Development of the individual involves the compensatory relationship between the conscious and the unconscious, which leads to a widened consciousness and a freer participation in the world.
Dollard and Miller believe that reinforcements of all kinds automatically strengthen responses that immediately precede them. They feel that the primary effect of a reinforcement is always unconscious—but that this unconscious reinforcement is mediated by verbal and other cue-producing responses.
Overlearning can render responses unconscious and, as a result, verbalization can be short circuited. Thus automatic (unconscious) habits are formed. But because there was verbalization originally, it is fairly easy to recover the habits from the unconscious after overlearning. A strong drive will intensify the habitual response.
Dr. Bernard Hollander, a lifelong student and practitioner of hypnosis, writes that some psychologists do not accept tie existence of the subconscious but, he points out, regardless of terminology or the degree of unconscious or subconscious activity, there obviously exists a large collection of experiences, thoughts and emotions not present in our consciousness at any given moment.
He uses the term subconscious as a working hypothesis to explain the source of the genius' ideas, inspiration and creativity.
We are conscious only of the result of subconscious thinking, which he says, constitutes much of our thinking. The activity itself remains hidden from us. Many learned acts, by virtue of repetition, become subconscious. Selection of one out of many ideas stimulated by association, is a decisive activity of the subconscious. Associative sensory impressions, as we concentrate on a particular subject, are noted by the subconscious, even though we are not consciously aware of them.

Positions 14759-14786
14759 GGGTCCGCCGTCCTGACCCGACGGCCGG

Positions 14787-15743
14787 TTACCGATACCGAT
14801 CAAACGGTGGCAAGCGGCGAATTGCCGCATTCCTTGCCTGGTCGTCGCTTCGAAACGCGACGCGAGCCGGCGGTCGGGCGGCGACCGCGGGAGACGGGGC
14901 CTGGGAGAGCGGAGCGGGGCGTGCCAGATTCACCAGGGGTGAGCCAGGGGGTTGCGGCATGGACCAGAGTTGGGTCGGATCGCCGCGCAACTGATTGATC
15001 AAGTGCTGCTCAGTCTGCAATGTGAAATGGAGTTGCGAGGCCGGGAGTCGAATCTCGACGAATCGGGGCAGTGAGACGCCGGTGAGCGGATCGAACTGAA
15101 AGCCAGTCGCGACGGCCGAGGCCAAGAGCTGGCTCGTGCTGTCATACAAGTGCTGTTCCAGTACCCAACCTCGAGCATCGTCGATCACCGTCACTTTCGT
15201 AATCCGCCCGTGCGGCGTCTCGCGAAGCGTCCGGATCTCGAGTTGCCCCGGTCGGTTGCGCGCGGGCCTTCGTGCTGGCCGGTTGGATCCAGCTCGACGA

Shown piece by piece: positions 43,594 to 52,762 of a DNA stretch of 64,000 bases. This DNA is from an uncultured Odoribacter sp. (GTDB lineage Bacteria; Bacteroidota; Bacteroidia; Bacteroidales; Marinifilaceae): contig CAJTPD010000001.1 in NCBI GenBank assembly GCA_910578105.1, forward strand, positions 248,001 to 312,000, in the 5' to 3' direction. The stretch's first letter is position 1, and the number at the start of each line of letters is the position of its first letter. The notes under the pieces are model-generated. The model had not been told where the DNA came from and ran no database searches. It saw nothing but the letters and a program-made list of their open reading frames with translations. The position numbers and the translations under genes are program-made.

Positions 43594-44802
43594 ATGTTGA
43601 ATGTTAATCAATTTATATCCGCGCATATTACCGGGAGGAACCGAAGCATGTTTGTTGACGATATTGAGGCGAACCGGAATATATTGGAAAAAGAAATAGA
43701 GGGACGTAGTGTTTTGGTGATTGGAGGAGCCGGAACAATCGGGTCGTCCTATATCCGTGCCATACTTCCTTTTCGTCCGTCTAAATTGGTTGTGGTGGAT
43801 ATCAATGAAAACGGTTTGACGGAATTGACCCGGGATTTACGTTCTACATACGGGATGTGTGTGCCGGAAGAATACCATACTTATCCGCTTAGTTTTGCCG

Of course, subconscious work is not tiring, as is conscious effort.
Writing of the conscious use of the subconscious mind, Robert D. Updegraff notes that we drive ourselves consciously but use only half our minds. By not relaxing, we keep the subconscious from working for us.
He points out, as does Dr. Hollander, that a majority of brilliant men reported that their best discoveries occurred to them when they were not working. Von Helmholtz never got his ideas when he was fatigued or at his work table. Thornton Wilder's inspirations came in the shower or on hikes or in other informal places. Descartes' discoveries came to him in bed in the morning.
Updegraff writes that we can consciously use the subconscious mind, first by organizing the material consciously, then by giving a definite assignment to the subconscious and forgetting it.
The material can be written out, or simply discussed with associates, or worked on consciously until exhaustion sets in—and then put aside completely in favor of a relaxing activity or sleep. The subconscious mind will probably finish the job.
Sometimes further conscious work is necessary, but usually the subconscious can be trusted and often does the work more quickly than the conscious mind. Further, says Updegraff, the results are probably better by virtue of the fact that a whole life's experience is brought to bear on the problem.